Look at how you think others see you (Exercise 2). Who have you chosen to think of for this exercise? Why is that? How well do you think they know you? What have you shared with them for them to know you well? What would happen if you picked someone who knew little about you or who you don't get on with. Write your thoughts down.

Exercise 8
Describe how you want to be perceived by others. Who in particular do you want to see you in this way and why?

Exercise 9
When does it not matter how you are perceived? Why is this?

Exercise 10
From all the exercises count up and list how many of the situations were you 'performing' or 'acting' a part. e.g. trying to impress someone you dislike, or the bank manager.

Exercise 11
From all the exercises count and list how many different moods and behaviours you have got in your repertoire.

Exercise 12
What, if anything would you like to change about your personality? And what examples of your own behaviour can you draw upon to develop in this way. Write down your findings.

If you can put on a performance for an interview, be pleasant to relatives and colleagues you don't really like, then what is it that's stopping you becoming the person you want to be known for? What is stopping you from having the confidence to reach for your goals?

We all act, perform and pretend we are ok when we're not etc, every day of our lives as different situations require certain codes of conduct. Consequently we are never entirely one thing or another as we change according to what's happening at any given moment and who we are with. It might make for an interesting interview to tell them in graphic detail about throwing up after a party, but I doubt it will get you the job!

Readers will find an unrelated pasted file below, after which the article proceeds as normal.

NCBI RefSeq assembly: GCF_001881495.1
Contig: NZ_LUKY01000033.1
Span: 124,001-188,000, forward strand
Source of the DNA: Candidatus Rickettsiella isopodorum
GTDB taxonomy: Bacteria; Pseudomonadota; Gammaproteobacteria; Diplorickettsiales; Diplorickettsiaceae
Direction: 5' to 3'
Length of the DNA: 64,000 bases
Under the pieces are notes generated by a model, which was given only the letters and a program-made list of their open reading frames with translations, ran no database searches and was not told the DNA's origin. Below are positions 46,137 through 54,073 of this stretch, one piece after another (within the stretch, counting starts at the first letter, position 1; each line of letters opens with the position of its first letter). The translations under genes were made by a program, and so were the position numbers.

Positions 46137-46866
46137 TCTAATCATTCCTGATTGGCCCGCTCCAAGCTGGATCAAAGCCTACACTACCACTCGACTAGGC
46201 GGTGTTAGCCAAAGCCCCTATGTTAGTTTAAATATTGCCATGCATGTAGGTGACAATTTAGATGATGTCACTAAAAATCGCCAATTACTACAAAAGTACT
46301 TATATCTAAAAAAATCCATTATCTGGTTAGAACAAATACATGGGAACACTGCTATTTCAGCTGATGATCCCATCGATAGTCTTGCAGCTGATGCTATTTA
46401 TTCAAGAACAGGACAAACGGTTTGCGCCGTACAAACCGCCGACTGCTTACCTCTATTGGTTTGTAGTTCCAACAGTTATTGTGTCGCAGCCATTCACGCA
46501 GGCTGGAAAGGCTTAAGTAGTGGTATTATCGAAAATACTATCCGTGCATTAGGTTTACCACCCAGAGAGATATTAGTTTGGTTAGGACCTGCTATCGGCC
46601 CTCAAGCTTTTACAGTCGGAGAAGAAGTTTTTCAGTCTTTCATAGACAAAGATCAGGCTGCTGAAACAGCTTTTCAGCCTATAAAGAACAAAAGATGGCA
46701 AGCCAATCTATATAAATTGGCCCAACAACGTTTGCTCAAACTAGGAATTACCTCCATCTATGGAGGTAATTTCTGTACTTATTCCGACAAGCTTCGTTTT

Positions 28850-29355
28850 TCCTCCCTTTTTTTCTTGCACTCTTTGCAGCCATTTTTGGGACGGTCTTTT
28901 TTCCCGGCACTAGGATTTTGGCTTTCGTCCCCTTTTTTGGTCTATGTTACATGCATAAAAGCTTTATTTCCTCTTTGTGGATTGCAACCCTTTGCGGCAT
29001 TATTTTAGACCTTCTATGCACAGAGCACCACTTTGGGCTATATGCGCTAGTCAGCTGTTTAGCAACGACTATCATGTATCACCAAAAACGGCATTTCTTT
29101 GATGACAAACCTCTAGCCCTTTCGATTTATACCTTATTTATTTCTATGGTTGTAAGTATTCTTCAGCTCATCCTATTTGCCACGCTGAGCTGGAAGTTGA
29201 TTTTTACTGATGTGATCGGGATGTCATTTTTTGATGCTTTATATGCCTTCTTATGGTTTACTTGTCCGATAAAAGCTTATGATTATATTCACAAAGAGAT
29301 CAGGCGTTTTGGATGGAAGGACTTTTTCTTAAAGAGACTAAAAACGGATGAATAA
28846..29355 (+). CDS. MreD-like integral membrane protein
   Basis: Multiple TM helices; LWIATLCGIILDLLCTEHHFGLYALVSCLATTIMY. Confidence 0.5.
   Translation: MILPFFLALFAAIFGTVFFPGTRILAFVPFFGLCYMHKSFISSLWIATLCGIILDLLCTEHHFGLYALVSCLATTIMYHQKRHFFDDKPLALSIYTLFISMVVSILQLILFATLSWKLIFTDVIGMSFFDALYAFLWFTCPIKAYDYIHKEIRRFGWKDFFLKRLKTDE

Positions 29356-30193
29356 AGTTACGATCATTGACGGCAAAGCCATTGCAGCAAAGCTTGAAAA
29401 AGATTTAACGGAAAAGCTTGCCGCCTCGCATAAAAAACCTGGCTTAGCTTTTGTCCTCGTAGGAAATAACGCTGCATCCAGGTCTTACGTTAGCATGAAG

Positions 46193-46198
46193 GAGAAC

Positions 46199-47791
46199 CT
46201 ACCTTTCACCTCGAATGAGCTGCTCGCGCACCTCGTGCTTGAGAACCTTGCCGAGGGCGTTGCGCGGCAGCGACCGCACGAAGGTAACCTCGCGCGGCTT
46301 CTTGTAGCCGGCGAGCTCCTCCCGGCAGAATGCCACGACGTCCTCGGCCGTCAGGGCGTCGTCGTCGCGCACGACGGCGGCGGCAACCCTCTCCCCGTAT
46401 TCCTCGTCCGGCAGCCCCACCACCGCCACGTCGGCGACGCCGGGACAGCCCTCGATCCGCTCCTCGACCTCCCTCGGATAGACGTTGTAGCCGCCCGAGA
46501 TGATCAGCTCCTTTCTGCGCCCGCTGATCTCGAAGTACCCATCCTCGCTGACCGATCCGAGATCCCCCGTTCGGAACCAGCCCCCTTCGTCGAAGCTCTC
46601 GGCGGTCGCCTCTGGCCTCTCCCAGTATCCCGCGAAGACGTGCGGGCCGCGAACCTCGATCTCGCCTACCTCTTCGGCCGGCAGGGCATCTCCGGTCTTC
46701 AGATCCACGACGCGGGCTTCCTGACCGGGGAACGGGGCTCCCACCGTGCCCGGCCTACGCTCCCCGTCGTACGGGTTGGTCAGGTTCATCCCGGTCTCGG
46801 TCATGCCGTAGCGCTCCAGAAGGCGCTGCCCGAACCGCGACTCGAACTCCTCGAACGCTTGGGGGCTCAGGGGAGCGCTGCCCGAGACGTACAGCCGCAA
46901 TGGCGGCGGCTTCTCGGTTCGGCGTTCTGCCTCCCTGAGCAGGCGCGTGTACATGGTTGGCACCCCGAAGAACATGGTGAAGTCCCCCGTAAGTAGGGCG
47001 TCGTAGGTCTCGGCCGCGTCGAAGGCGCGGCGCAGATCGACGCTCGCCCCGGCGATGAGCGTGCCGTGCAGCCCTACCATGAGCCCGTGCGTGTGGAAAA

We develop different masks to protect ourselves from getting hurt and to win attention and favour, but the over use of them becomes the barrier to our own development and can prevent others from finding out who we really are. If we don't know our inner selves, no one else stands a chance.

Final Exercise
List all your best qualities and greatest ambitions. Add to the list, all the nice things that have been said about you, compliments and praise given. You should be able to find something somewhere that indicates you're not a bad person and that's the crucial bit to focus and build upon, from now onwards.

It doesn't mean ignore our bad habits, moods and behaviours, but by looking at the list of good habits and qualities we are better equipped to combat them with positive action instead of torturing ourselves over how rotten a person we might feel we are.

No one is all good; but equally, no one is all bad either. Everyone is multi-faceted. The trick is to polish and hone the best bits. It's a continual process as we journey through life. And along the way we all need to remember to admit to mistakes, forgive ourselves for making them and be open and active in learning from them. That's how we grow, that's how we develop, that is how we evolve.

I've found it to be one of the key ways I've found to enriching and improving my quality of life.